Auditors to gain access to files of drug task force

May 10, 1994|By Darren M. Allen | Darren M. Allen,Sun Staff Writer

State police will allow county auditors to examine investigative files that the Carroll County Narcotics Task Force has been withholding, a high-ranking police official said yesterday.

In a move designed to end the nearly yearlong audit of the drug task force, Maj. John P. Cook last week told county internal auditors they may examine the files of closed investigations.

"I hope this chapter will pretty well come to an end," Major Cook said yesterday. His decision allows auditors access to some of the files Carroll State's Attorney Thomas E. Hickman had placed off-limits two months ago. "We want them to understand how we do this. It's not by magic."

On Feb. 10, the county auditors asked to examine task force investigative records to "tie up loose ends" in an audit started last year, a county official, who requested anonymity, said in March. The county commissioners ordered the audit last May vTC after attorneys, judges and the American Civil Liberties Union expressed concern about the task force's methods of confiscating property from drug suspects.

The auditors found no financial improprieties. But the county official said yesterday the commissioners wanted a money trail for the cars, weapons and cash that the task force seized from drug suspects.

"We just want an audit trail," the official said. He predicted this phase -- most likely the final step -- of the audit should be completed in about a month. The auditors want to trace how the task force seizes property from suspects and where that property ends up after it is seized.

The audit has been a source of irritation to the task force.

"Look, we're in the business of putting drug dealers in jail," Major Cook said yesterday. "We want to get on with that job."

Mr. Hickman, who is on the drug group's advisory board, has told the commissioners they lack the authority to order an audit.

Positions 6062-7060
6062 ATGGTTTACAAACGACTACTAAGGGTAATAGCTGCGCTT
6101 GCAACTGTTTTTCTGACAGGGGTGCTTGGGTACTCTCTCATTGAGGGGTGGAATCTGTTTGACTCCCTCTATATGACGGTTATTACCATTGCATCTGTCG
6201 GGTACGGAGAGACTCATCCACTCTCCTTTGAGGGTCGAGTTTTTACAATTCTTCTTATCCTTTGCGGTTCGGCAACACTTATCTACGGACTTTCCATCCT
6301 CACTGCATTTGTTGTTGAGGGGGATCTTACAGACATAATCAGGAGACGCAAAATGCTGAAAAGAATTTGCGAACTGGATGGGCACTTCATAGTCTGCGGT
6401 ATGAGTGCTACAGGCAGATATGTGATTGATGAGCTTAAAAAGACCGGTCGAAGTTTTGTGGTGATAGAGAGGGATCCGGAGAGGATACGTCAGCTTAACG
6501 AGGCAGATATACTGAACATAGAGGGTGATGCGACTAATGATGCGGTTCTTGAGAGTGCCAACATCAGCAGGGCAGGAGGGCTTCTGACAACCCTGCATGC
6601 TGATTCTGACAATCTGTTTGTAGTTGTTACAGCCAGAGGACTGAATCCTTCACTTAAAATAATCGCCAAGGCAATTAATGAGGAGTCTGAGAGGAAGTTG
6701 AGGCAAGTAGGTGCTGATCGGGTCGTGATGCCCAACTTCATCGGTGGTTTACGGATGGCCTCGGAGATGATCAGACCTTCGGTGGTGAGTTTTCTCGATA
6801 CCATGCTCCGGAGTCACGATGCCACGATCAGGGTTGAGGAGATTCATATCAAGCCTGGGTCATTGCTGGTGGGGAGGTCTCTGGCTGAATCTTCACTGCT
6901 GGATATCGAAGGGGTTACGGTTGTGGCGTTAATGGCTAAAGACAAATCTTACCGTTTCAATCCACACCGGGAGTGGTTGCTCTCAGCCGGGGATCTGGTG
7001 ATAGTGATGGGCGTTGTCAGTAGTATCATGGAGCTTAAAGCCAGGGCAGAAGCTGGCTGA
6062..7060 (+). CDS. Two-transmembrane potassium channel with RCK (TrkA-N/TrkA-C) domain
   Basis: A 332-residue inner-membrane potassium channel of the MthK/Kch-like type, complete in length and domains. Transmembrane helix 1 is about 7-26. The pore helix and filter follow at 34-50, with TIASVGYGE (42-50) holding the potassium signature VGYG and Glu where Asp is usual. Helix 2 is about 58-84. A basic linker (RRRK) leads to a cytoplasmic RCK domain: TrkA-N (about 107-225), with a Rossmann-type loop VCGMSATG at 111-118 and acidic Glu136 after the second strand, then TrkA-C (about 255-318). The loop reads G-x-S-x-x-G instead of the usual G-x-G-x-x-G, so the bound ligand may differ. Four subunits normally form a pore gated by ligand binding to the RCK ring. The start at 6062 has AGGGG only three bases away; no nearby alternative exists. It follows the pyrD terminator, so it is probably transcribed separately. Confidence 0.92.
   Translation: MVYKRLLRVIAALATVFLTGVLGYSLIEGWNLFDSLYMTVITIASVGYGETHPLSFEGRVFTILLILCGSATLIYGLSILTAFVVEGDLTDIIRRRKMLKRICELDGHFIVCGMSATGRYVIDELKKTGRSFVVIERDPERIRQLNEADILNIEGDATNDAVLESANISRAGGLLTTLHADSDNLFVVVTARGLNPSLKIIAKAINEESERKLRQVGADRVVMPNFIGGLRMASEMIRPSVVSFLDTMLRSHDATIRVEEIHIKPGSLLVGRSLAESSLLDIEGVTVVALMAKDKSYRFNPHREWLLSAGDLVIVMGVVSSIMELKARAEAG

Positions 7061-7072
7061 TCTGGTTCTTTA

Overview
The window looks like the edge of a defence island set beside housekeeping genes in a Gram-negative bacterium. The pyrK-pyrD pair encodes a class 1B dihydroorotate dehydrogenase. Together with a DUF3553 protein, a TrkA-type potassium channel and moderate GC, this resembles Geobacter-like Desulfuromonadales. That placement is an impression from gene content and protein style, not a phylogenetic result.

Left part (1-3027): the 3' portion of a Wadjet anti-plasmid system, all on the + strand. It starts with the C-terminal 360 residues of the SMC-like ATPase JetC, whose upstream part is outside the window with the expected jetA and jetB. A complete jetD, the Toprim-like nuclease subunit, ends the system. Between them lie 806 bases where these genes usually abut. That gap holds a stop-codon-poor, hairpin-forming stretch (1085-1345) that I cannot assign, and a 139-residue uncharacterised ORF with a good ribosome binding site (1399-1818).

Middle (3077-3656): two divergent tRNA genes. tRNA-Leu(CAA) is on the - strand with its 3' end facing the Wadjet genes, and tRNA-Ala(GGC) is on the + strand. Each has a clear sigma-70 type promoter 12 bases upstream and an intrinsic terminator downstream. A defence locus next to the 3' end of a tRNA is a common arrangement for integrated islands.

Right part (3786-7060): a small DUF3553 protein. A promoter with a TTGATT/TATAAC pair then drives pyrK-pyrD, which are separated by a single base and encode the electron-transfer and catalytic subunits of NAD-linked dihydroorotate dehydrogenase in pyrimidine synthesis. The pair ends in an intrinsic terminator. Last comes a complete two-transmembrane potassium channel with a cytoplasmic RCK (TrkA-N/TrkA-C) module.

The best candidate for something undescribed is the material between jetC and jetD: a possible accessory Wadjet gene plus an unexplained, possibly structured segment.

In a confidential Feb. 15 letter denying the commissioners access to task force records, Mr. Hickman said he was "surprised" that county auditors were continuing their investigation.

"It may well occur to a private citizen or the media or another elected official or someone running for office this year that it is rather obvious that the county commissioners do not have the authority to conduct a performance audit of the state and city entities which make up the task force," Mr. Hickman wrote.

The task force is comprised of state police, Westminster city police, county sheriff's deputies and an assistant state's attorney. Its advisory board consists of Mr. Hickman, county Sheriff John H. Brown, Westminster Police Chief Sam R. Leppo and state police representatives.

Yesterday, Chief Leppo said he hoped this was the last step in the audit. "The commissioners have said before that this was over, and then I get this phone call from an auditor last week," he said. "We've given them everything we have."

Chief Leppo is responsible for maintaining the financial records of the task force, while Major Cook and state police maintain the group's investigative files.

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